A disability is any condition of the body or mind (impairment) that makes it more difficult for the person with the condition to do certain activities (activity limitation) and interact with the world around them (participation restrictions).

Although “people with disabilities” sometimes refers to a single population, this is actually a diverse group of people with a wide range of needs. Two people with the same type of disability can be affected in very different ways. Some disabilities may be hidden or not easy to see.

According to the World Health Organization, disability has three dimensions: 

  1. Impairment in a person’s body structure or function, or mental functioning; examples of impairments include loss of a limb, loss of vision or memory loss.
  2. Activity limitation, such as difficulty seeing, hearing, walking, or problem-solving.
  3. Participation restrictions in normal daily activities, such as working, engaging in social and recreational activities, and obtaining health care and preventive services. 


Put together these three pieces of very strong evidence we can conclude: 

  • Trans people have very complicated lives – our body parts do not match our gender identity. Indeed, Baroness Hale said as much.
  • Trans people, in general, are not mentally ill. The WHO confirms this
  • A disability includes “Participation restrictions in normal daily activities, such as working, engaging in social and recreational activities, and obtaining health care.” This is confirmed by the USA government and the WHO. 


So now I make the case that trans folk are 'disabled' – not in the sense that we cannot walk, see or hear – but in a sense, we cannot live a ‘normal’ cis life.  

Cis people are of course the majority - we are outnumbered by about 99 to 1. 

Diversity is part of life – I get that. But, while other species can change sex and still re-produce or give birth without a male, I would argue they are not driven to self-harm - and often suicide. This only happens in the west as a result of transphobia and lack of NHS care.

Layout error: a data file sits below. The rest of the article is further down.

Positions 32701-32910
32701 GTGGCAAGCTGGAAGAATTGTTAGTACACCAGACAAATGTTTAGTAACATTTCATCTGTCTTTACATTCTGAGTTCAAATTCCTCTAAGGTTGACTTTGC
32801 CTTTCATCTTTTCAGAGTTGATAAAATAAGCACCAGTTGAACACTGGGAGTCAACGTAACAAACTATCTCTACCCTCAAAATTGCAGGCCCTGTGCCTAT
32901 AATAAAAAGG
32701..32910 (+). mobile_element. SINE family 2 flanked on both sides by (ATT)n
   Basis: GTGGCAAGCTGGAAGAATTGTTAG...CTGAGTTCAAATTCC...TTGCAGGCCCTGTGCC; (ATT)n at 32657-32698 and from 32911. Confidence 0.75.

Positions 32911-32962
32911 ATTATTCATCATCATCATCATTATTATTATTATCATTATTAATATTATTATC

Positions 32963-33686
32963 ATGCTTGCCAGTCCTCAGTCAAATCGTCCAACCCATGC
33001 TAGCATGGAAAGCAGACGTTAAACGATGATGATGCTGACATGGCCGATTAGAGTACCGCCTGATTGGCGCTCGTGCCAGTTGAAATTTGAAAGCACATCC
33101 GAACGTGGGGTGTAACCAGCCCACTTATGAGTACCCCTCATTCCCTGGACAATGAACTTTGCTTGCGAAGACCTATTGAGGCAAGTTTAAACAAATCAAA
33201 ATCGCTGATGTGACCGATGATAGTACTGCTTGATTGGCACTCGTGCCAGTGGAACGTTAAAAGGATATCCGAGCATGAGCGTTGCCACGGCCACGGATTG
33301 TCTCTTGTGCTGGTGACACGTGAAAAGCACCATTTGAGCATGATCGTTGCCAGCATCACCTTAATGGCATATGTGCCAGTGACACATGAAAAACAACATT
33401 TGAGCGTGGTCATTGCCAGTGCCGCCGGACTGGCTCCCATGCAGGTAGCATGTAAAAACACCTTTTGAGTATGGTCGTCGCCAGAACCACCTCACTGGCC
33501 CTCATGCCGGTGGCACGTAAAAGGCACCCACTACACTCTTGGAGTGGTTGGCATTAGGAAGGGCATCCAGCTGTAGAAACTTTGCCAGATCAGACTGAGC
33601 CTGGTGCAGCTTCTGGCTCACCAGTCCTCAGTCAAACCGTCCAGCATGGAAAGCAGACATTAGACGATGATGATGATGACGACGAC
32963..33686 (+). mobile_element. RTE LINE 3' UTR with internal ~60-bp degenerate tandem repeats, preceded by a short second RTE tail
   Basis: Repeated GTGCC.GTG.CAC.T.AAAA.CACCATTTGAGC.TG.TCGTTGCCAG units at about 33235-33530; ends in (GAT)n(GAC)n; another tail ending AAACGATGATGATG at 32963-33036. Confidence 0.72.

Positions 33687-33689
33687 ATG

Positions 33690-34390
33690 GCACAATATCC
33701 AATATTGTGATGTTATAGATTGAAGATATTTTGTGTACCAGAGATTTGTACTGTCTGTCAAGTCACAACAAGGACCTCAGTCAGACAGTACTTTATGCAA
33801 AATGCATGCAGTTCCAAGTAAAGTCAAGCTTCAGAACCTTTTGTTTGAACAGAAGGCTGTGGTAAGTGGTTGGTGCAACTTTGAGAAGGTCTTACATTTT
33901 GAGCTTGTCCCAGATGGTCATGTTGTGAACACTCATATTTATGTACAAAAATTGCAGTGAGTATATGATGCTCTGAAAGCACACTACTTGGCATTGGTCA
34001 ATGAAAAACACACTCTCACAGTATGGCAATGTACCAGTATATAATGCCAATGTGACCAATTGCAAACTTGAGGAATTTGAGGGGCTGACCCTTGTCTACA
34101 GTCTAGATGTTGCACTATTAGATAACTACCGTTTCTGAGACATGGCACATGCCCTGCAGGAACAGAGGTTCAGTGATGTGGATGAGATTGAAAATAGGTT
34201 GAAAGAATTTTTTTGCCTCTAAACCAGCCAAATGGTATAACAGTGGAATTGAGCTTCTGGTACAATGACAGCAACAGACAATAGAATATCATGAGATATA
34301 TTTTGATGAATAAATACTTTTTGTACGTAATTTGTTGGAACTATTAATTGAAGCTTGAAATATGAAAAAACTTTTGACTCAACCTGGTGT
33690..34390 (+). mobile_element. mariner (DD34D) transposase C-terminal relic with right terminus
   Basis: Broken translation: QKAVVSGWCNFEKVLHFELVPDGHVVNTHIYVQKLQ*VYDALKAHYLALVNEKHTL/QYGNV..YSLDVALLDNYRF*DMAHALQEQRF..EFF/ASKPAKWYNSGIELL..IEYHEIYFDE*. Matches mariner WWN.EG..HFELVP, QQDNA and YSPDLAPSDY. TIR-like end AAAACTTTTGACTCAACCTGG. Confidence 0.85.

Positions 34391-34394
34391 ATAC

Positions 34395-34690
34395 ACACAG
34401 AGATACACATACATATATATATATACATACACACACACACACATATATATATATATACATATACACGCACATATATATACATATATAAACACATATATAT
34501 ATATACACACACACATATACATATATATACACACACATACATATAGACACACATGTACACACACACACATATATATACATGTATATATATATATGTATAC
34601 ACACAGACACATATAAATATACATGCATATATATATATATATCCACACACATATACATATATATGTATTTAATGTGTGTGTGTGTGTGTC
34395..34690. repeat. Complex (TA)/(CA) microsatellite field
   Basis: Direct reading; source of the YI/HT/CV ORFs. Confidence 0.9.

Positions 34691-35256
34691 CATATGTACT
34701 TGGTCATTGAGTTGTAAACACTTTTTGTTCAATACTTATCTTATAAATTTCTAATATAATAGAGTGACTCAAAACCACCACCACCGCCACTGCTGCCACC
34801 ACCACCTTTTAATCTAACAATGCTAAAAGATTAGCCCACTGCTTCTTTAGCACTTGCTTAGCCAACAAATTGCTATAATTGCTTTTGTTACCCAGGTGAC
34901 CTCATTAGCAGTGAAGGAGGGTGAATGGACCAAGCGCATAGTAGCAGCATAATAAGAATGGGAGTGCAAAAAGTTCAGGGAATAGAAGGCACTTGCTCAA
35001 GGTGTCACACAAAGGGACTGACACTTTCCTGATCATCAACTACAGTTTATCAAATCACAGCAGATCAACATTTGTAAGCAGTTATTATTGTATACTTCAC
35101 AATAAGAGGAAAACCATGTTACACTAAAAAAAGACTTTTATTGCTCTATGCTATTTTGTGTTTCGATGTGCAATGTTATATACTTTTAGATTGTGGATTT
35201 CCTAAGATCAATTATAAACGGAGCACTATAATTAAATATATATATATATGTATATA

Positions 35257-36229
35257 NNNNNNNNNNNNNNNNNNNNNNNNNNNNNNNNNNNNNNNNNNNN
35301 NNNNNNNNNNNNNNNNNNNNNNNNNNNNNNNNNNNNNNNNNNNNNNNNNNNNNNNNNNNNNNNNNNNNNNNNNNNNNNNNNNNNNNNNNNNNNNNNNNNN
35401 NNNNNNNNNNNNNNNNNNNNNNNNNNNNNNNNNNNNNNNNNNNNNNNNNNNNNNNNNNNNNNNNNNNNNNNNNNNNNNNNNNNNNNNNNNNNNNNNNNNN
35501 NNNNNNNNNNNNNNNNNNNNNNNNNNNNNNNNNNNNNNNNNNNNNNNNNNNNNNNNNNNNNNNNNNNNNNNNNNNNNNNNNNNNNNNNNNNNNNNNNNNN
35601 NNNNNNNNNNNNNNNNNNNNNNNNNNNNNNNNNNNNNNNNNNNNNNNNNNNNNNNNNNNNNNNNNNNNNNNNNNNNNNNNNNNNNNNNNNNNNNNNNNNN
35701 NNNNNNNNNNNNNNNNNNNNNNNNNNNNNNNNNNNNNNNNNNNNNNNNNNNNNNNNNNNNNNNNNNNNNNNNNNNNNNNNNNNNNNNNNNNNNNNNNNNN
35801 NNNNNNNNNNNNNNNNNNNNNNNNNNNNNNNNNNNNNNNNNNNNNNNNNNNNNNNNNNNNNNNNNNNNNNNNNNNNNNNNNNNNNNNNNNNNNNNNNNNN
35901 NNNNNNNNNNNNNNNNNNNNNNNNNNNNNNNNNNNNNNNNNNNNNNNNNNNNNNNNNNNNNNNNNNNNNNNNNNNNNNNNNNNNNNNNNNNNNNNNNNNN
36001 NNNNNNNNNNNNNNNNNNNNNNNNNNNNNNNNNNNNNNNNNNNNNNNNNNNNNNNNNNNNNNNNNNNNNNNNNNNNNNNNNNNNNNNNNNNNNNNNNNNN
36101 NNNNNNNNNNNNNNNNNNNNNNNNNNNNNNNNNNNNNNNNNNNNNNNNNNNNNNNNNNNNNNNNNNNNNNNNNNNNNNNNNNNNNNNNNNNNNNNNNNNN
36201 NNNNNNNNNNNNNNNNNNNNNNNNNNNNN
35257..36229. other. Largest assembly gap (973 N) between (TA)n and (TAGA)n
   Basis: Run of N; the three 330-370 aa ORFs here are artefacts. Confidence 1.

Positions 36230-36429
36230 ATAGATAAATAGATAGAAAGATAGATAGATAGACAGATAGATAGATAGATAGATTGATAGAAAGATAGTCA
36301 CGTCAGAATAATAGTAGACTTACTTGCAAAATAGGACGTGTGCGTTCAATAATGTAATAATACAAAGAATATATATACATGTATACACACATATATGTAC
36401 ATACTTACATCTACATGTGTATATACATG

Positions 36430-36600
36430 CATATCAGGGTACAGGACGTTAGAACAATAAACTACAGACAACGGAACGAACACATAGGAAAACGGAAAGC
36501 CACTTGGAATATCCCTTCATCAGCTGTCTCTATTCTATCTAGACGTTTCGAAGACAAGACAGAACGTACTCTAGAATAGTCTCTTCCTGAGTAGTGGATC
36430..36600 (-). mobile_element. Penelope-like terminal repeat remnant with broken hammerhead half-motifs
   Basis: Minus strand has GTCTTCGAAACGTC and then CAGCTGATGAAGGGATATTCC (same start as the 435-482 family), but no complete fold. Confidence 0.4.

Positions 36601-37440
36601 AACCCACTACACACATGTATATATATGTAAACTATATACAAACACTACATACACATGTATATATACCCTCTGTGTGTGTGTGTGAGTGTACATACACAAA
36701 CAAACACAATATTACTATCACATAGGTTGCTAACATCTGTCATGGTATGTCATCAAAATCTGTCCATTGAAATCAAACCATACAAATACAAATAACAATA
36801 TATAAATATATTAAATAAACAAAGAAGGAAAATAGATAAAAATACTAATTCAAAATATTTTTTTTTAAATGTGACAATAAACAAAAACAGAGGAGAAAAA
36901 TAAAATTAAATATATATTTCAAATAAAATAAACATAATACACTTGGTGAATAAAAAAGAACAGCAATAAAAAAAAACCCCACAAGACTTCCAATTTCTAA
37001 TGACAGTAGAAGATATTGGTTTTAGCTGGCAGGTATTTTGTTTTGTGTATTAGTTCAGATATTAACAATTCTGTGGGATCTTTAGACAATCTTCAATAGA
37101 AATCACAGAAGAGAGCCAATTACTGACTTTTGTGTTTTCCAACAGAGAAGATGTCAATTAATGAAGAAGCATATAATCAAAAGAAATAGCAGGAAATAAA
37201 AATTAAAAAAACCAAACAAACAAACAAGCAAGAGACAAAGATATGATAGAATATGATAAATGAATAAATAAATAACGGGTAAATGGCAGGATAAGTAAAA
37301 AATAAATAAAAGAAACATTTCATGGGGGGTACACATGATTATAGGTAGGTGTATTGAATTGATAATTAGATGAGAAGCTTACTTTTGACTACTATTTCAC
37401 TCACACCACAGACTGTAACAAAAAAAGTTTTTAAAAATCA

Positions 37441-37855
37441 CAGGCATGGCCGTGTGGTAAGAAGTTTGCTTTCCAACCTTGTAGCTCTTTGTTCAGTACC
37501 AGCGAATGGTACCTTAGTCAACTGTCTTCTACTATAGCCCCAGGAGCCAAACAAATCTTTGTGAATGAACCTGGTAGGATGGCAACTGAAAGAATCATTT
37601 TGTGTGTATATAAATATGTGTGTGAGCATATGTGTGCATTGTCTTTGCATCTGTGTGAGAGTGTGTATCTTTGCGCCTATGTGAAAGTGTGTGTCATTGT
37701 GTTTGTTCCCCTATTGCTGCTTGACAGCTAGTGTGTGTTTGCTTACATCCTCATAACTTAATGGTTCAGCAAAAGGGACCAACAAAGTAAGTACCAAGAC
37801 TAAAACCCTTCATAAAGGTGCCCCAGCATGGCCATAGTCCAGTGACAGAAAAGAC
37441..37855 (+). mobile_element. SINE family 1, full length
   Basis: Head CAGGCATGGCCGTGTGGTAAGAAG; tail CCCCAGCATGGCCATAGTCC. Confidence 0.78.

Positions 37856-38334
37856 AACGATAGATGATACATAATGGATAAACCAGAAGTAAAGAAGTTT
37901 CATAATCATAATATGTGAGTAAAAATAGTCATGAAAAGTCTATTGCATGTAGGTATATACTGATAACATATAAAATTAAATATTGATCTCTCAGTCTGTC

Rates of suicide vary from country to country, but it should not be forgotten that many people who commit suicide have not come out – this being the very reason for committing suicide. 

But of the folk who do make a serious attempt to take their life and subsequently survive we do know trans folk are at least six times more likely to attempt suicide than cis folk.  

But we are not mentally ill. 

We often cannot integrate into society. We have to have “safe places.” Many trans people will not even come out of their homes in case they are “called out” or cannot “pass” successfully out in the street.   

Why? – because transphobia is rife in UK society. Trans folk can’t easily get jobs or even housing – many are homeless. We are disabled to “participate”.

Now let us add this all up.

  1. We cannot live a normal cis life.
  2. Our body parts don’t match up.
  3. We can’t participate in normal society – transphobes don’t let us. 
  4. Our government recognise we are here – they provide “health care” of sorts but cannot keep up with the demand; meaning we can’t get on with our lives. This adds to stress – again contributing to suicide.  

We are disabled. 

 To correct the error nature dealt us, we have to undergo and give up hope of achieving many things. Remember – we did not choose to be trans.

I can only speak for myself, but I had to surrender my girlhood, being a bride and most of important for me personally - give up being a mum.

To become a woman, I had to suffer a lot of mental & physical pain. I even had to learn to talk again – not a new language but a whole different feminine way of talking – different from what puberty forced on me.  

We are disabled. 

 And let us shout about this much more because the transphobes can certainly be transphobic but to discriminate against disabled folk – well, that is NOT COOL. 


CONTENT WARNING - This article is highly controversial and may cause upset. It is designed to provoke thought & discussion.